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  • Writer's pictureRMMR

How You Can Maintain your Brass Instrument at Home

Great, your student has decided to join band and has chosen a brass instrument! But you may be asking yourself how to keep their instrument in working order and what you can do at home. We are here to help you and let you know!

Why You Need to Maintain Your Instrument

Maintaining a Brass Instrumnt

  • An instrument in proper working order will help insure that your student has the best chance at success in band. When all the notes play correctly and everything moves as it should, the student doesn’t have to fight the instrument (over compensate and learn bad habits) to get it to play. They will have a much more enjoyable time playing

  • A well “tuned” instrument will prevent more costly major repairs down the road. For example, if you get your brass instrument cleaned every year, it will help prevent red-rot (also call de-zincification) where you will have to get that part replace which may get pretty costly

  • Keeping your instrument well maintained will extend the life of your instrument. Quality brass instruments have been known to last generations. Many times we have seen "grandpa's old trumpet" that is being passed down to their grand-kids, and they are fantastic horns if kept in good condition.


Steps You Can Do At Home for Preventative Maintenance

At Rocky Mountain Music Repair, we like say we are similar to Dentists. Meaning that there is some at-home preventative maintenance that you can do (similar to daily brushing/flossing) and that every year you need to come see us for professional care (deep cleaning/x-rays). Here are some items you can do at home.

Daily Brass Maintenance:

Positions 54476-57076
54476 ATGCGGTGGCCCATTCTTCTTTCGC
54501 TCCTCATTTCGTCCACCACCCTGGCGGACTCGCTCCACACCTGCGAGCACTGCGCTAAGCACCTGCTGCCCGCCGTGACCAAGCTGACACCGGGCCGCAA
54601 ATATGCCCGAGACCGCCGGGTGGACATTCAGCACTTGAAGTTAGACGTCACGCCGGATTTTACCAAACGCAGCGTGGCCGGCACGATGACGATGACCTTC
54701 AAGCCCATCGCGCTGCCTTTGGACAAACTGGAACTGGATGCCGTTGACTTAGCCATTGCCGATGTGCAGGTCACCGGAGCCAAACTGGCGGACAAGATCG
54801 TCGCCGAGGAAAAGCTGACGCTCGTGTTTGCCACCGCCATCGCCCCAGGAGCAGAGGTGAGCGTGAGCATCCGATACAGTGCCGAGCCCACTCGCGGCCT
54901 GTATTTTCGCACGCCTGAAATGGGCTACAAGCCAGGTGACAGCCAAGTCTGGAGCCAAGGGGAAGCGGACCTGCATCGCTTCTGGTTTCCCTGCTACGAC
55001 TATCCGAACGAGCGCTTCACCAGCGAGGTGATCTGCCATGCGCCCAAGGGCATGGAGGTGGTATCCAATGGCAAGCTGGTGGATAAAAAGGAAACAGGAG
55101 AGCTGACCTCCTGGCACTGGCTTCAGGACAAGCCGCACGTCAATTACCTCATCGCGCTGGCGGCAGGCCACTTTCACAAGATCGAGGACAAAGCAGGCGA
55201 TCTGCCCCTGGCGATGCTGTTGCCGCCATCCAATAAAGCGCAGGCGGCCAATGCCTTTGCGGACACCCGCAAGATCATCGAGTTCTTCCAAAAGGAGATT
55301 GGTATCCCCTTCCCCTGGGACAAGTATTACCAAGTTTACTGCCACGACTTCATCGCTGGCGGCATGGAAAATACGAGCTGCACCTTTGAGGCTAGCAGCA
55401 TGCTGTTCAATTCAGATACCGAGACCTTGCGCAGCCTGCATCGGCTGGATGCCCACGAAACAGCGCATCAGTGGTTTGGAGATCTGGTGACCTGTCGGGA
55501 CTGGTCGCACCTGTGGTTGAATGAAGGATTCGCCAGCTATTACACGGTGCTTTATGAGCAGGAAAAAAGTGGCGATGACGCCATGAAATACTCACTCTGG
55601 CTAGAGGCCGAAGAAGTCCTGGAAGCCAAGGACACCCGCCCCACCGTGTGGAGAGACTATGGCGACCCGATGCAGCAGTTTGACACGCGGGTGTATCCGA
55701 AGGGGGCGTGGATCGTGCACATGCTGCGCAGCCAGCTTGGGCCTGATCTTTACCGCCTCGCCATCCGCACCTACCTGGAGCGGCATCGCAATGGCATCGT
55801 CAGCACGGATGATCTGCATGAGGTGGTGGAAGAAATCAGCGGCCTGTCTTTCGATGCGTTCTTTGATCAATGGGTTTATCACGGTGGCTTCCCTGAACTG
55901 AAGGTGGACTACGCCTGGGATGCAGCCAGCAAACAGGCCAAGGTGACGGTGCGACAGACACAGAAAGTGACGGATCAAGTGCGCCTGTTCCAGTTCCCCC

• Brass players oil your valves and rotors on a daily basis before and AFTER you play. We all remember from chemistry class that oil and water (spit) do not like to mix, so be sure to oil your valves to help wick away the water.

Weekly Brass Maintenance:

Trumpet getting a Bath
Give Your Brass Instrument a Bath every 2 Months

  • Use a mouthpiece brush to wash out your mouthpiece with a little Dawn dish soap and luke-warm water.

  • Vacuum out your case and remove any trash that accumulates (we don’t want that getting stuck in your instrument)

  • Wipe off old oils and grease from valves and slides, then re-grease slides with new slide grease and re-oil valves/rotors.

Every Two Months

  • Brass players, give your instrument a bath. If you are unsure of how to care for your instrument or need a refresher on bathing your horn, visit our Instrument Care section of our website for downloadable guide or click the link below.


Do You Really Need Professional Maintenance?

No matter how great you are at preventative maintenance, you will need to see a professional repair tech at least once a year for a professional cleaning, adjustments and changing corks and felts to keep your instrument playing in great condition.

Brass Cleanings:

  • A professional cleaning uses cleaning solutions that will dissolve organic material (like the chocolate chip cookies) that get stuck in your horn as well as neutralizing the PH of your spit to prevent red-rot.

  • Rocky Mountain Music Repair’s cleanings also resize corks and felts to make sure valves/rotors are in alignment. Not all repair shops include this service with their cleanings, so be sure to ask.

  • Waterkey corks are replaced so the horn doesn’t leak air and spit.

Repair techs will inspect every part of your instrument and let you know of other issues that may arise. Such as broken solder joints that should be fixed before more of your instrument falls apart, or a leadpipe with too much red-rot and should be replaced, or dents that need to be removed because it is affecting air flow, etc.


How Much Does it Cost to Maintain a Brass Instrument?

Taking your instrument in for a yearly repair is the most obvious cost associated with an instrument. You should also think long-term for costs associated with your horn, such as getting a new mouthpiece (or at least re-plating it), and replacing the case when it is worn out, are two great examples.

For more information, check out our article on budgeting for brass repairs and average yearly maintenance costs.

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